Records is a pretty decent actor as children go in a part that is not a typical kids part. For one thing, Max doesn’t have all the answers – in fact, he has far more questions than answers. He isn’t smarter than the grown-ups around him and he doesn’t save the day. Basically, he’s an unruly boy with emotional issues.

Therein lies my problem with the movie. Max is never accountable for his actions; when he bites his mother, she screams at him that he’s out of control and he screams back that it isn’t his fault. Well, whose fault is it then?

More egregiously, the movie diverges from the book on some key points. Now, while I’m usually fine about movies being different from the books they’re based on, one of the key elements of Where the Wild Things Are (the book) is that it all takes place inside Max’s room, literally inside his head. Here, the Wild Thing Island is literally an island that Max travels to.

The ending of the movie isn’t terribly realistic either. When Max arrives home after (presumably) running away for several days, his mother greets him with dinner and chocolate cake for desert. I don’t know about your mom but mine would have hugged me and then killed me had I run away like that.

This is such a visually arresting movie that it’s worth seeing just on that basis. There are some terrific performances, particularly from Gandolfini who captures the blustery Carol’s mood swings and inner pain. I do have a problem with the movie’s message, which seems to be that it is okay to give in to the Wild Thing inside and there will be no consequences, no repercussions. Lots of kids will be seeing this and get the message that acting out is ok, whether that’s the message the filmmakers (and Sendak) wanted to send or not.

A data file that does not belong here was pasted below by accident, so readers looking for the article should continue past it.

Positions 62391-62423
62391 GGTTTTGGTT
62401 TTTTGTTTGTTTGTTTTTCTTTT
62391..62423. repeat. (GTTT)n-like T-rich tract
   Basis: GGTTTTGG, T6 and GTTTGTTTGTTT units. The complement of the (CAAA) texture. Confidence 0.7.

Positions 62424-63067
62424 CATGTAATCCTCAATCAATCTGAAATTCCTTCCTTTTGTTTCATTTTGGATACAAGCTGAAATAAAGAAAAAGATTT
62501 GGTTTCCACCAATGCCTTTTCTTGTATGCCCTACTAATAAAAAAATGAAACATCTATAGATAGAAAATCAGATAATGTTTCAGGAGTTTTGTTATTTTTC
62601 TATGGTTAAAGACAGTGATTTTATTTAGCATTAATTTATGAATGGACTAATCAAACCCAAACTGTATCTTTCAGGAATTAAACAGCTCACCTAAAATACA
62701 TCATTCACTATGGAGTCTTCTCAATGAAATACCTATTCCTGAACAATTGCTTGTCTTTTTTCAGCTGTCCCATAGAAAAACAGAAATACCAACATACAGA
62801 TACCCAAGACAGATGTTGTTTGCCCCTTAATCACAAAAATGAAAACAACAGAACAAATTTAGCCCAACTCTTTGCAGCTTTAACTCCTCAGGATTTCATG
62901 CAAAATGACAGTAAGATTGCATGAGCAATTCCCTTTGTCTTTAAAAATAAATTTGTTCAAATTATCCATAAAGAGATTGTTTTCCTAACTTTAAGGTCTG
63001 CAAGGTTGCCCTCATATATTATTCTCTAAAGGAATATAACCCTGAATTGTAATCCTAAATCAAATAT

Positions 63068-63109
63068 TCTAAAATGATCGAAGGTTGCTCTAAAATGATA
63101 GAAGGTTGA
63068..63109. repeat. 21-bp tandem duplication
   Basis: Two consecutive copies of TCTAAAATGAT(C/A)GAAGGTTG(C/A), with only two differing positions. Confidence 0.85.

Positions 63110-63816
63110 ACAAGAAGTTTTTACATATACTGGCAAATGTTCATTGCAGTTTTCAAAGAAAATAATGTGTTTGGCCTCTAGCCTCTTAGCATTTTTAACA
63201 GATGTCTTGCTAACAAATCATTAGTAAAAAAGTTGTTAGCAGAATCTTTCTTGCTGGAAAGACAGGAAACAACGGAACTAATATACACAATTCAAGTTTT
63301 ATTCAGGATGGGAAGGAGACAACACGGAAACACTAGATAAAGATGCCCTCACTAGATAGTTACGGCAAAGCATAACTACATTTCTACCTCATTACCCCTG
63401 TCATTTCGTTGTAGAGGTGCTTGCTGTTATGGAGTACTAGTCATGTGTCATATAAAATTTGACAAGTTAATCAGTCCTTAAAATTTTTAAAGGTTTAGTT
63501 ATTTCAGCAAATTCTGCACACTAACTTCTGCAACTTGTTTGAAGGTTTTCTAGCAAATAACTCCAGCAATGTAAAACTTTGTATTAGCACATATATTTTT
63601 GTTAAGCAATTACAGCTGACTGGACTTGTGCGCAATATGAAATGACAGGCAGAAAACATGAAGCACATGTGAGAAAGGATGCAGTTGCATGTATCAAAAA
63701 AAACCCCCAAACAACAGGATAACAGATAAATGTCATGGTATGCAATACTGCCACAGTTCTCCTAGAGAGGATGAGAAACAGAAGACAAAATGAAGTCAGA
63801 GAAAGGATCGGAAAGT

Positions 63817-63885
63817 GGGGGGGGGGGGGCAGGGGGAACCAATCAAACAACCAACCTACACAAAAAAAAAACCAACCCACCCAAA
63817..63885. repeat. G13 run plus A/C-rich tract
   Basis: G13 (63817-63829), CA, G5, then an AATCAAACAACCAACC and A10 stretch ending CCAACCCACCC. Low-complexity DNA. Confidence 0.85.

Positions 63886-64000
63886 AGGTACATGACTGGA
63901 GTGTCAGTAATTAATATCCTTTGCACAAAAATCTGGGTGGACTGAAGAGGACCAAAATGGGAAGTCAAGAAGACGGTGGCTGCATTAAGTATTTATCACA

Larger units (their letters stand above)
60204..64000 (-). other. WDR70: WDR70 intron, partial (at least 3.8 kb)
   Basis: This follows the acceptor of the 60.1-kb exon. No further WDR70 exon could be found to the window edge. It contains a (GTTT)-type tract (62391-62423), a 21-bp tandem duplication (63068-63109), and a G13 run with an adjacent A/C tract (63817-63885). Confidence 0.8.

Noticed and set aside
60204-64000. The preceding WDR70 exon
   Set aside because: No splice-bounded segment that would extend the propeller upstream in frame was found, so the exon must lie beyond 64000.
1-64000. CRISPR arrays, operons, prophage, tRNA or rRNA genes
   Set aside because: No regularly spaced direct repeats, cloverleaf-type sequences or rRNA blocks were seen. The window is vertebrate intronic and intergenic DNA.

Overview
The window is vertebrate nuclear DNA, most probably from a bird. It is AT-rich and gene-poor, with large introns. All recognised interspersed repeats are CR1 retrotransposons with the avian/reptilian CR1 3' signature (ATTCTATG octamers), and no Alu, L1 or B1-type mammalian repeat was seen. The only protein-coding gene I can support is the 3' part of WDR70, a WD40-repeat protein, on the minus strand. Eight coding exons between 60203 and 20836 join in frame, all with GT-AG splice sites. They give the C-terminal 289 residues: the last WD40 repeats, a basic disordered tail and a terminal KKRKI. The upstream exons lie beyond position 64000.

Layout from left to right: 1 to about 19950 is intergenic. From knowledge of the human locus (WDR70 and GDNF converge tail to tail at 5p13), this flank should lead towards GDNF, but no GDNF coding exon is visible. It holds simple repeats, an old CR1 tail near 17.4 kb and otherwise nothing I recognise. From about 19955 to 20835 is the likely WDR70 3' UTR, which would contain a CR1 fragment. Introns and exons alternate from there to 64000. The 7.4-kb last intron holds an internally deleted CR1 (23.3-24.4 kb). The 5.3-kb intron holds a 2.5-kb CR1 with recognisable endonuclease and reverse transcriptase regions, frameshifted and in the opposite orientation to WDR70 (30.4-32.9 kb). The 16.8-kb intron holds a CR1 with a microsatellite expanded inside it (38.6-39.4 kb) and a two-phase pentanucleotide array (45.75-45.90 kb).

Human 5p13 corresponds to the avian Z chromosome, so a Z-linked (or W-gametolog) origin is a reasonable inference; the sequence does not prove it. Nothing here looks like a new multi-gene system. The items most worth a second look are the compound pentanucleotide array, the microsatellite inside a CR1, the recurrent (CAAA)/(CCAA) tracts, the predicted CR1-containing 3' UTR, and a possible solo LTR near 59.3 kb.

We all have wild things inside of us. It is a part of us, as is the part that is responsible and caring for each other. The Wild Things tend to be the side of us that is selfish and undisciplined, necessary for our creative sides to come out but at the end of the day, merely a component of our psyches. Sendak always meant the Wild Things of his book to be elements of Max’ personality, and they are here as well; the important thing is that the Wild Things are not the Only Things. As for the movie, it’s flawed but I applaud the effort, the imagination and the visual sense. It’s certainly worth your attention.

REASONS TO GO: Jonze amazing visual sense makes this a treat for the imagination. It is, after all, the filmed version of one of the most beloved children’s books of all time.

REASONS TO STAY: The movie veers away from the book in some significant ways. Max is so troubled that at times it’s hard to watch him act out. There are almost no lessons in accountability and the ending is far more of a fantasy than the rest of the movie.

FAMILY VALUES: A little bit of language and violence, as well as some kid-in-jeopardy scenes but all in all suitable for the entire family.

TRIVIAL PURSUIT: The original songs in the movie were written and performed by Karen O of the Yeah Yeah Yeahs, who was dating Jonze at the time of the production. They’ve since broken up.

HOME OR THEATER: This should be seen on the big screen, no question.

FINAL RATING: 6/10

TOMORROW: Six Days of Darkness begins!

Leave a Reply

Fill in your details below or click an icon to log in:

WordPress.com Logo

You are commenting using your WordPress.com account. Log Out /  Change )

Google photo

You are commenting using your Google account. Log Out /  Change )

Twitter picture

You are commenting using your Twitter account. Log Out /  Change )

Facebook photo

You are commenting using your Facebook account. Log Out /  Change )

Connecting to %s

This site uses Akismet to reduce spam. Learn how your comment data is processed.